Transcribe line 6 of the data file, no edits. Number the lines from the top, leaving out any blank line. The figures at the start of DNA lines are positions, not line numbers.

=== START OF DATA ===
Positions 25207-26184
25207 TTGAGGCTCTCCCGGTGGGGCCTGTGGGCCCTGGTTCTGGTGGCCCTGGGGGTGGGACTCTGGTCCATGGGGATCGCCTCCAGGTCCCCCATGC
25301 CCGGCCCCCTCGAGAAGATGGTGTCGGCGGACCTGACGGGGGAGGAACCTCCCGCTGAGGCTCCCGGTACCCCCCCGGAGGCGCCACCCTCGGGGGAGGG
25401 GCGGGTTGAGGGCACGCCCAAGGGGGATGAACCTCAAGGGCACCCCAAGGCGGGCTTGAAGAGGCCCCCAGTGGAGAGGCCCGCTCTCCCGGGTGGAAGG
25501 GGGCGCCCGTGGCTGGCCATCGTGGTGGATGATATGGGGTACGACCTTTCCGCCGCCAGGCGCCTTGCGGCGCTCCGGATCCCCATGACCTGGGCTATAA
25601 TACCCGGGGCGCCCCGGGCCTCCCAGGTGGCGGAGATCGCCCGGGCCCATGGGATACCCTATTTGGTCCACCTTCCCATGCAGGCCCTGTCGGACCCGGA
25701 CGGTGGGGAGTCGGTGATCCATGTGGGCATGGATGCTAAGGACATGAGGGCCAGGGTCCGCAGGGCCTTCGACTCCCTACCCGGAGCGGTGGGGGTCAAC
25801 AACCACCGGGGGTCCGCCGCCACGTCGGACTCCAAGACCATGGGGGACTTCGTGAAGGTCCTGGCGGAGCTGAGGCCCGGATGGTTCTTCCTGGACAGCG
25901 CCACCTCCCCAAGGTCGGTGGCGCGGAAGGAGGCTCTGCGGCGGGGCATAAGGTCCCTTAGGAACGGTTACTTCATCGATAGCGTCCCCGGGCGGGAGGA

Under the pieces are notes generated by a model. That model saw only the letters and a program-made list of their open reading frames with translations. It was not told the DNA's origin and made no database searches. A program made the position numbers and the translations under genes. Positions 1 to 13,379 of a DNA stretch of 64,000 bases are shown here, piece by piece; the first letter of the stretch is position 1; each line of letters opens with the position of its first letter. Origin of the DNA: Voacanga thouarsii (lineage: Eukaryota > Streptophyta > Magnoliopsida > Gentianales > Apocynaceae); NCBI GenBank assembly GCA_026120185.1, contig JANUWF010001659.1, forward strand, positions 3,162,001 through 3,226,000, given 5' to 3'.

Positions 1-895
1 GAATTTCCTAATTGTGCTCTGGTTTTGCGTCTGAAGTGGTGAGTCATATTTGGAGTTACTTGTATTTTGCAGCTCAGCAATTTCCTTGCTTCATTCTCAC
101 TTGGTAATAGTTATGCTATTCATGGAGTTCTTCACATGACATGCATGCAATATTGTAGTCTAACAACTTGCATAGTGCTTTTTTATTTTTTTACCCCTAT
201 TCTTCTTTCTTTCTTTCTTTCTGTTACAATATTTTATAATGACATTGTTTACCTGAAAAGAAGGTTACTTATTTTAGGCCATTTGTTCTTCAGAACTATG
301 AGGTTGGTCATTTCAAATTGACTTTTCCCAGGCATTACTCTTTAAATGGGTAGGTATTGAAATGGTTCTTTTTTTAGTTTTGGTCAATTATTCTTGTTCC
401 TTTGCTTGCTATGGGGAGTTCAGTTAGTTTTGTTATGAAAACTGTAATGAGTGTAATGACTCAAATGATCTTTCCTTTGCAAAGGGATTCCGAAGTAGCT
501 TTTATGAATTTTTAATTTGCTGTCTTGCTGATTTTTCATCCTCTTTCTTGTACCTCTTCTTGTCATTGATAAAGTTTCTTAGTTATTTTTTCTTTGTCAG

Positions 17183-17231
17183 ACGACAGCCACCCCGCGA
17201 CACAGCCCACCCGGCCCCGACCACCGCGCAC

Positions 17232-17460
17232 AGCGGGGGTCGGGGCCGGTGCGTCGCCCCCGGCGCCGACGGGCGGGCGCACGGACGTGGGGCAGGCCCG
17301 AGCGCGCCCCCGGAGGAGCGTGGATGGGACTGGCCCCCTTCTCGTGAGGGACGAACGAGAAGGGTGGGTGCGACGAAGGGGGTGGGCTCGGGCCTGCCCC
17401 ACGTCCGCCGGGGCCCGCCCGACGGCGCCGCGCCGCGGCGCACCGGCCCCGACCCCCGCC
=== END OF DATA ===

25601 TACCCGGGGCGCCCCGGGCCTCCCAGGTGGCGGAGATCGCCCGGGCCCATGGGATACCCTATTTGGTCCACCTTCCCATGCAGGCCCTGTCGGACCCGGA